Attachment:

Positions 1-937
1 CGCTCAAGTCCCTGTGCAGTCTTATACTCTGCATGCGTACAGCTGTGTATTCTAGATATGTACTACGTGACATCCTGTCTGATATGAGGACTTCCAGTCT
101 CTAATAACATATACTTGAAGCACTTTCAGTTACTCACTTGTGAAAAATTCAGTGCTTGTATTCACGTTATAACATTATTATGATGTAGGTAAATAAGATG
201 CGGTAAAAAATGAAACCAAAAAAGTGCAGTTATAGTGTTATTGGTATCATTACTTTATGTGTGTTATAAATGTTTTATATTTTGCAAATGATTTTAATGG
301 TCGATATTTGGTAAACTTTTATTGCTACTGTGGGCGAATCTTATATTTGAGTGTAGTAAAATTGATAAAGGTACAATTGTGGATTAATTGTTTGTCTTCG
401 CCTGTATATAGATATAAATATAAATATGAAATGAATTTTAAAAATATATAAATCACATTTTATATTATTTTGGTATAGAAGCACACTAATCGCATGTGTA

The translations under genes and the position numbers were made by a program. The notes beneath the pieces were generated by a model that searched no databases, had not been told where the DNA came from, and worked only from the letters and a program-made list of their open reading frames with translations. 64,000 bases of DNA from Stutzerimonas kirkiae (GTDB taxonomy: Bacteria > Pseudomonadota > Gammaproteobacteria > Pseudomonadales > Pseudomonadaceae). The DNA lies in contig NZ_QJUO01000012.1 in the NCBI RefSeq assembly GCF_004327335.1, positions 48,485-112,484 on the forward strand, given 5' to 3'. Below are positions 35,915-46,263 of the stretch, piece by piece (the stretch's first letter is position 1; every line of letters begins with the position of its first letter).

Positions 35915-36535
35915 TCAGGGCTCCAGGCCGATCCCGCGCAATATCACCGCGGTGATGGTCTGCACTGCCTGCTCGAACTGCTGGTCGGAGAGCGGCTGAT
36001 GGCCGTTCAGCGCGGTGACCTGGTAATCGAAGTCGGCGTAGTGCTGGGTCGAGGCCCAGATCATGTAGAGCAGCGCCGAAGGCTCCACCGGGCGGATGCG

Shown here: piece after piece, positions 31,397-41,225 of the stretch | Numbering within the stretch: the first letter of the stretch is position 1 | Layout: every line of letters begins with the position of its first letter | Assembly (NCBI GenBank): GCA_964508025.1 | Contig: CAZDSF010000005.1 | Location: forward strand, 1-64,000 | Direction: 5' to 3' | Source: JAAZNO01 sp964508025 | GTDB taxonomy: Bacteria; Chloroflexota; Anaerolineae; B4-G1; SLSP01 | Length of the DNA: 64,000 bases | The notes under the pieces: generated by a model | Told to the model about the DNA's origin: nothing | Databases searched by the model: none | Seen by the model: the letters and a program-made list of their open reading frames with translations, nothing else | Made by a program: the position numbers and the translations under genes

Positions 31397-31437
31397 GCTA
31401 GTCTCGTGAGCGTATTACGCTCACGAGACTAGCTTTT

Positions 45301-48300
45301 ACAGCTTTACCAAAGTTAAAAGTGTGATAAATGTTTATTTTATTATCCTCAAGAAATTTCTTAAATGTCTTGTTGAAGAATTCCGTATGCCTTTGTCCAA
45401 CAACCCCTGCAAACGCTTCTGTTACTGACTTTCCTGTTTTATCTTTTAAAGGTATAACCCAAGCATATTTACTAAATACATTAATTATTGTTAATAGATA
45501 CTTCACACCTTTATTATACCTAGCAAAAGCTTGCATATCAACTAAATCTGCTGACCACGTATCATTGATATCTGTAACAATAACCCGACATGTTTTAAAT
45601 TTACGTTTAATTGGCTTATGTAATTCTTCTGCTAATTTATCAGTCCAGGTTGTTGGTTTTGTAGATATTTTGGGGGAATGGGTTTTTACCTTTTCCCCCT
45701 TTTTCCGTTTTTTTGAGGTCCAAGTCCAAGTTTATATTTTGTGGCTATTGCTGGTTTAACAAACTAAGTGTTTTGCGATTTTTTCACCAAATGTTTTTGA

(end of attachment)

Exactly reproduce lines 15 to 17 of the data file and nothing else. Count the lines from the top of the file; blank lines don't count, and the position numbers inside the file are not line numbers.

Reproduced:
Positions 45301-48300
45301 ACAGCTTTACCAAAGTTAAAAGTGTGATAAATGTTTATTTTATTATCCTCAAGAAATTTCTTAAATGTCTTGTTGAAGAATTCCGTATGCCTTTGTCCAA
45401 CAACCCCTGCAAACGCTTCTGTTACTGACTTTCCTGTTTTATCTTTTAAAGGTATAACCCAAGCATATTTACTAAATACATTAATTATTGTTAATAGATA